Kapenguria, France and Orlando attacks are proof of an enemy within
By Ken Mwangi | July 17th 2016
The heinous attacks that happened on Thursday night in Nice France spells out one thing; no place on planet earth is safe in this age and time.
Nice is a rather quiet and peaceful city compared to any other city center around France but that didn't deter a 31-year-old French-Tunisian terrorist from slamming a lorry into a crowd of people who were watching Bastille Day celebrations on the Promenade des Anglais. The terrorist managed to mow down dozens of men, women and children killing at least 84 innocent lives.
This incident comes barely a month ago when a 29-year-old American security guard Omar Mateen, killed 49 people and wounded 53 others in a terrorist attack—also considered a hate crime—inside Pulse, a gay nightclub in Orlando, Florida, United States. This single attack was termed as the deadliest terrorist attack in the U.S. since the September 11 attacks in 2001.
Closer home, a gunman entered Kapenguria police station and opened fire at his own colleagues, (yes, he was a police officer based at the same station) and killed at least 8 officers, among them the area OCS.
What is apparently clear here is that it's no longer foreigners committing terrorist attacks in foreign countries rather it is citizens terrorizing their own homelands. It's a clear state of 'Enemy Within' stemming from a change of tactics by terror groups around the world.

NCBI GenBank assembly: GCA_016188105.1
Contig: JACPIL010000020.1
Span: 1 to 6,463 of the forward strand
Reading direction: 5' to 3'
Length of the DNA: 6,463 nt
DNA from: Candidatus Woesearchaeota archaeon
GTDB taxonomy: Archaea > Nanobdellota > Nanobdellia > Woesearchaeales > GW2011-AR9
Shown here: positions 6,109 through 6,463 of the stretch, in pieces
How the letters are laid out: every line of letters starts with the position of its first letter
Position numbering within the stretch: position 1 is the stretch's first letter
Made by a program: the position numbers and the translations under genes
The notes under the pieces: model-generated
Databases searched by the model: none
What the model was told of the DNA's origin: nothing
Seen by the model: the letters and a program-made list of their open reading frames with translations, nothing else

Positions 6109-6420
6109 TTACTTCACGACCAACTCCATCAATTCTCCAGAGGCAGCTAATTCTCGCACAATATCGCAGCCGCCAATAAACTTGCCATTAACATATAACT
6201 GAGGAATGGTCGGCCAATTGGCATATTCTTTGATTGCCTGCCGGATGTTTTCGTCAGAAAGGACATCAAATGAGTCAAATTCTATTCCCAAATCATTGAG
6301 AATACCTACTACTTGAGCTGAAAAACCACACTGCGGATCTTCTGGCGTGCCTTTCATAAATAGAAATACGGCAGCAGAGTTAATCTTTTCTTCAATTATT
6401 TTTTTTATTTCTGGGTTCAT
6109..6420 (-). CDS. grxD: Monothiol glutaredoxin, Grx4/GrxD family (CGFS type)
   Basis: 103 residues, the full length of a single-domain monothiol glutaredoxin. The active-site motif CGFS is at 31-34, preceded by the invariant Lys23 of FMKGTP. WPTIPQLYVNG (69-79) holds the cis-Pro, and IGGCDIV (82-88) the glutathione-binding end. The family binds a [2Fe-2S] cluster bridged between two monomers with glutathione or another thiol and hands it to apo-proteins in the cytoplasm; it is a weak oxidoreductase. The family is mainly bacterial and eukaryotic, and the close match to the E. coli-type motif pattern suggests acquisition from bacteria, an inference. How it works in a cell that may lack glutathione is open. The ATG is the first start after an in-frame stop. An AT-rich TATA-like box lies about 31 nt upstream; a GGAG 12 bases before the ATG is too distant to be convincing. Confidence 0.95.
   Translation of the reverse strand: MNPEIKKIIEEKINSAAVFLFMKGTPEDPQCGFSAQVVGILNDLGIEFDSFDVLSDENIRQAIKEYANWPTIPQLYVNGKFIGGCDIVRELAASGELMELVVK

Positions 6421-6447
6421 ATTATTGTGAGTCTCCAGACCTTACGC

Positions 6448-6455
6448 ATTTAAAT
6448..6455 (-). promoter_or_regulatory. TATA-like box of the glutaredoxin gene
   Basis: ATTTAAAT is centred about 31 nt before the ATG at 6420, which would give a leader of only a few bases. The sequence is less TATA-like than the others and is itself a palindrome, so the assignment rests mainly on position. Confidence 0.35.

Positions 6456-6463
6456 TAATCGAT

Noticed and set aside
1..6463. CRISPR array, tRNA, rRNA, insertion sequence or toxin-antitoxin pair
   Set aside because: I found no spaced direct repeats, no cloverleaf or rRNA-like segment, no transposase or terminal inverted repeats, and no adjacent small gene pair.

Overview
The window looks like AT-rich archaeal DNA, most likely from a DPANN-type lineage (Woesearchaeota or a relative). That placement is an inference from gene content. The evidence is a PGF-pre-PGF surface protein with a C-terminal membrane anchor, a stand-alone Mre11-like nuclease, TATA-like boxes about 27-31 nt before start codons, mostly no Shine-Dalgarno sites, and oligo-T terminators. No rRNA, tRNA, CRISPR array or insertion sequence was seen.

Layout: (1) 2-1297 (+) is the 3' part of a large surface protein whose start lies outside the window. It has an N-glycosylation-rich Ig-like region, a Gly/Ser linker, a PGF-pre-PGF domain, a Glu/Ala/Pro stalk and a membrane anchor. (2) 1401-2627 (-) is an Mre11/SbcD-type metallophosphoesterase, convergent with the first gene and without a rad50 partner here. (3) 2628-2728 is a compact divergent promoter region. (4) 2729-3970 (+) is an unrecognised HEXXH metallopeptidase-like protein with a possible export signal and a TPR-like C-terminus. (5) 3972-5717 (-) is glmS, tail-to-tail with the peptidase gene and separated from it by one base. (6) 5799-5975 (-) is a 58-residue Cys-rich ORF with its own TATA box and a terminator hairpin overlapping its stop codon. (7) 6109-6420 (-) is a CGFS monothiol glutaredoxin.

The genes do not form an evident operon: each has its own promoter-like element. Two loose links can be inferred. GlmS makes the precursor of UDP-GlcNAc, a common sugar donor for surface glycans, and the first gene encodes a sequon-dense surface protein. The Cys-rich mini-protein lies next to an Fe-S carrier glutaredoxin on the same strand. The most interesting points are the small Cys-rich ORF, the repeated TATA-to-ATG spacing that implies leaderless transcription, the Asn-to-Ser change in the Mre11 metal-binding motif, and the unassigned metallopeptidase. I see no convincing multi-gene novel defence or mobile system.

Security experts term them as crimes committed by terror group's sympathizers which pose a new challenge to intelligence agencies globally.
During the Orlando shootings, Mateen swore allegiance to the leader of the Islamic State of Iraq and the Levant (ISIL), Abu Bakr al-Baghdadi. He later told a negotiator he was "out here right now" because of bombing campaigns in the American-led intervention in Iraq and American-led intervention in Syria, and that the negotiator should tell America to stop.
Even though no group has yet claimed responsibility for the attacks in Nice, it's clear that France's political stand in Syria and Iraq could be a catalyst for this attack. While condemning the attack, French president Francois Hollande said that the country's borders were being tightened, vowing that France would show "real force and military action in Syria and Iraq".
"#JesuisNice", the simple phrase, which translates to "I am Nice”, is the hash tag that has been trending on Twitter ever since the horror lorry massacre occurred in France, which is a variation of the "#JesuisCharlie", one that began trending on social media hours after the horrifying terror attack on the Charlie Hebdo office January 2015.
Before #JesuisNice, we had #JesuisBaghdad, #JesuisOrlando, #JesuisMogadishu and recently #JesuisInstanbul. I think it's time the world wakes up and realize that it's not only certain parts of the globe that are being targeted by the terrorists, but the world at large.
It's the world against terrorism, humans against terrorists and the #JesuisHuman would be more relevant and timely.
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